Sadoway DR (2004) Block and graft copolymer electrolytes for high-performance, solid-state, lithium batteries. J Power Sources 129:1–3CrossRefGoogle Scholar
  24. 24.
    Ramesh S, Yuen TF, Shen CJ (2008) Conductivity and FTIR studies on PEO-LiX [X: CF3SO3-, SO42-] polymer electrolytes. Spectrochim Acta Part A 69:670–675CrossRefGoogle Scholar
  25. 25.
    Armand M (1994) The history of polymer electrolytes. Solid State Ionics 69:309–319CrossRefGoogle Scholar
  26. 26.
    Baril D, Michot C, Armand M (1997) Electrochemistry of liquids vs. solids: polymer electrolytes. Solid State Ionics 94:35–47CrossRefGoogle Scholar
  27. 27.
    Latham RJ, Linford RG, Schlindwein WS (1989) Cation-oxygen geometry in polymer electrolytes: interpretation of EXAFS results. Faraday Discuss Chem Soc 88:103–111CrossRefGoogle Scholar
  28. 28.
    Cai H, Hu R, Egami T et al (1992) Local structure studies of PEO-based NiBr2 electrolytes. Electrochim Acta 37:1663–1665CrossRefGoogle Scholar
  29. 29.
    Bandara HMN, Linford RG, Latham RJ, Schlindwein WS (1995) XAFS studies of polymer electrolytes. Mater Res Soc Symp Proc 369:547–557CrossRefGoogle Scholar
  30. 30.
    Latham RJ, Linford RG, Pynenburg RAJ, Schlindwein WS (1993) Factors affecting X-ray absorption fine structure of zinc in oxygen-plus-halide environments within polymer electrolytes. J Electrochem Soc 140:1056–1060CrossRefGoogle Scholar
  31. 31.
    Latham RJ, Linford RG, Pynenburg RAJ et al (1993) Plasticiser-induced local structure in polymer electrolytes. J Chem Soc Faraday Trans 89:349–354CrossRefGoogle Scholar
  32. 32.
    Latham RJ, Linford RG (1996) Polymer electrolytes — low molecular weight analogues as mimics of high concentration crystalline phase materials. Solid State Ionics 85:193–196CrossRefGoogle Scholar
  33. 33.
    Cole M, Latham RJ, Linford RG et al (1989) EXAFS of polymer electrolytes. Mater Res Soc Symp Proc 135:383–388CrossRefGoogle Scholar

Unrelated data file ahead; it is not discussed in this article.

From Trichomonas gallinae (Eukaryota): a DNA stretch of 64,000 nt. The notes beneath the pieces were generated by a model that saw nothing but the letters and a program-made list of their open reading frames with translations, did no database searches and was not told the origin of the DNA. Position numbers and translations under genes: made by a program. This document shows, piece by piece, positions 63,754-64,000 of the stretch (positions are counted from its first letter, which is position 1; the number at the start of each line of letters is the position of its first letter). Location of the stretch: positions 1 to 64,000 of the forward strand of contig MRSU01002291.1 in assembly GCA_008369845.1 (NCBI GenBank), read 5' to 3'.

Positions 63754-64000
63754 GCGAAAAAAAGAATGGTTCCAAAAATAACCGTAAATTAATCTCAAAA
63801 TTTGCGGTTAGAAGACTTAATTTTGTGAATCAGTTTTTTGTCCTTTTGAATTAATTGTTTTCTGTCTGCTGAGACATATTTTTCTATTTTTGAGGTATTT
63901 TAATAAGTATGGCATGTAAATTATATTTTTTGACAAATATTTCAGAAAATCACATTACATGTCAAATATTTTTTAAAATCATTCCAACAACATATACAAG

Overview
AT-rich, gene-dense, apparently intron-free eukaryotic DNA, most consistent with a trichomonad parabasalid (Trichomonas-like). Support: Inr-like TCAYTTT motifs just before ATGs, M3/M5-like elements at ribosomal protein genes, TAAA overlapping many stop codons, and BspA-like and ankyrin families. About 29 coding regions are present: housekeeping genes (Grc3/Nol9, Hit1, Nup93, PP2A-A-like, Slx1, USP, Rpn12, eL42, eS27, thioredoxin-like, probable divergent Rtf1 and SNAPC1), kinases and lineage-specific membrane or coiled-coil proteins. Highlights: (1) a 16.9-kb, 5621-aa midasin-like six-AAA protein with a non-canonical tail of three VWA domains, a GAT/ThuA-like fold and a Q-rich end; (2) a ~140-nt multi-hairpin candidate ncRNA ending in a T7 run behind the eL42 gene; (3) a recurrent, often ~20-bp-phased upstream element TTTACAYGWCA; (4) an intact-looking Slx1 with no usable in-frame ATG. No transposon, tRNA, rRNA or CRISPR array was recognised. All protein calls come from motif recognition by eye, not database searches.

34. 34.
    Andrews KC, Cole M, Latham RJ et al (1988) EXAFS studies of divalent polymeric electrolytes: an investigation of PEO4:CaI2 at room temperature. Solid State Ionics 28–30:929–935CrossRefGoogle Scholar
  35. 35.
    Cole M, Sheldon MH, Glasse MD et al (1989) EXAFS and thermal studies on zinc polymeric electrolytes. Appl Phys A Solids Surfaces 49:249–257CrossRefGoogle Scholar
  36. 36.
    Einset AG, Schlindwein WS, Latham RJ, Linford RG, Pynenburg R (1991) Investigation of ZnBr2:PEO polymer electrolyte characteristics. J Electrochem Soc 138:1569–1574CrossRefGoogle Scholar
  37. 37.
    Latham RJ, Linford RG, Pynenburg R, Schlindwein WS (1992) EXAFS and related studies of mixed polymer electrolytes. Electrochim Acta 37:1529–1531CrossRefGoogle Scholar
  38. 38.
    Chintapalli S, Frech R (1995) Ionic association and conductivity in poly(ethylene oxide) and poly (propylene oxide) metal salt systems. Electrochim Acta 40:2093–2099CrossRefGoogle Scholar
  39. 39.
    Berthier C, Gorecki W, Minier M et al (1983) Microscopic investigation of ionic conductivity in alkali metal salts-poly(ethylene oxide) adducts. Solid State Ionics 11:91–95CrossRefGoogle Scholar
  40. 40.
    Mohan VM, Raja V, Bhargav PB et al (2007) Structural, electrical and optical properties of pure and NaLaF4 doped PEO polymer electrolyte films. J Polym Res 14:283–290CrossRefGoogle Scholar
  41. 41.
    Shriver DF, Papke BL, Patner MA, Dupon R, Wong T, Brodwin M (1981) Structure and ion transport in polymer-salt complexes. Solid State Ionics 5:83–88CrossRefGoogle Scholar
  42. 42.
    Jayathilaka PARD, Dissanayake MAKL, Albinsson I, Mellander BE (2002) Effect of nano - porous Al2O3 on thermal, dielectric and transport properties of the (PEO)9LiTFSI polymer electrolyte systems. Electrochim Acta 47:3257–3268CrossRefGoogle Scholar